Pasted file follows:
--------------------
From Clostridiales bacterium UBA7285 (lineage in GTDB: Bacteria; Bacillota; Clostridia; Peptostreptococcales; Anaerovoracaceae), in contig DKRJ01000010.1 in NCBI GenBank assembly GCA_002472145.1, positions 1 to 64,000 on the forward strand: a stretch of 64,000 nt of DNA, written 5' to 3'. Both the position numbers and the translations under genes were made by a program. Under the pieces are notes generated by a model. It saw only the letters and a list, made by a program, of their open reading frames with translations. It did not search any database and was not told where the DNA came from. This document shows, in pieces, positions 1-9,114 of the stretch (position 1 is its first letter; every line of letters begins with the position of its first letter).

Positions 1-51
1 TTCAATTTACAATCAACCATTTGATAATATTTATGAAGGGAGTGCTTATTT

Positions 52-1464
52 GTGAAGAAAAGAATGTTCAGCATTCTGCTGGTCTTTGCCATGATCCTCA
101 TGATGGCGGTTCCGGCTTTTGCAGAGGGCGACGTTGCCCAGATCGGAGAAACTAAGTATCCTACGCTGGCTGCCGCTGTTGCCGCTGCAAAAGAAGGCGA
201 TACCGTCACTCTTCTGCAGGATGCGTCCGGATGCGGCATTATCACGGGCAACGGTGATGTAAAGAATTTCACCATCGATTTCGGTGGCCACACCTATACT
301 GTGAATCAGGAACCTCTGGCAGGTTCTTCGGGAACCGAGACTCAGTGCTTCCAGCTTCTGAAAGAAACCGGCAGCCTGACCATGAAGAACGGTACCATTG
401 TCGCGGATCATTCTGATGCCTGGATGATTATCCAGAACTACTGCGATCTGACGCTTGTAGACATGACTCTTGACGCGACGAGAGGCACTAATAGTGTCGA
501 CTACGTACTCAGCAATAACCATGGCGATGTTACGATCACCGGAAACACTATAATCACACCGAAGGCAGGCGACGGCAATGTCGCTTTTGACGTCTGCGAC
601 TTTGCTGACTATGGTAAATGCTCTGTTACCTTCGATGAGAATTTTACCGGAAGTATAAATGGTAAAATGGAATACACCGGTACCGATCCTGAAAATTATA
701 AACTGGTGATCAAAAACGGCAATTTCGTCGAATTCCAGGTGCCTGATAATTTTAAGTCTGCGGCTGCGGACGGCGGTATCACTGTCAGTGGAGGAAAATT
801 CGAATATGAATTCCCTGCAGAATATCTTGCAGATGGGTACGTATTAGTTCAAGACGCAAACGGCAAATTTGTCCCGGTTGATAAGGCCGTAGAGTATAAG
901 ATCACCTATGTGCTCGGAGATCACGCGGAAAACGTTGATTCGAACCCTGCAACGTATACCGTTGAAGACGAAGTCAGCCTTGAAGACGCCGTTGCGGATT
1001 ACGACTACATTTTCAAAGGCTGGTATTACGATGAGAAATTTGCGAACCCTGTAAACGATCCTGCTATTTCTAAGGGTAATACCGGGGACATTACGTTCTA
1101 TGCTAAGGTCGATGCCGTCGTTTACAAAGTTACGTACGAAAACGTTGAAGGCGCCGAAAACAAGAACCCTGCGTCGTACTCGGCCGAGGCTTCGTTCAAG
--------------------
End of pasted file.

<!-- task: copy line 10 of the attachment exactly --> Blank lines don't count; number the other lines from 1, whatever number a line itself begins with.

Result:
501 CTACGTACTCAGCAATAACCATGGCGATGTTACGATCACCGGAAACACTATAATCACACCGAAGGCAGGCGACGGCAATGTCGCTTTTGACGTCTGCGAC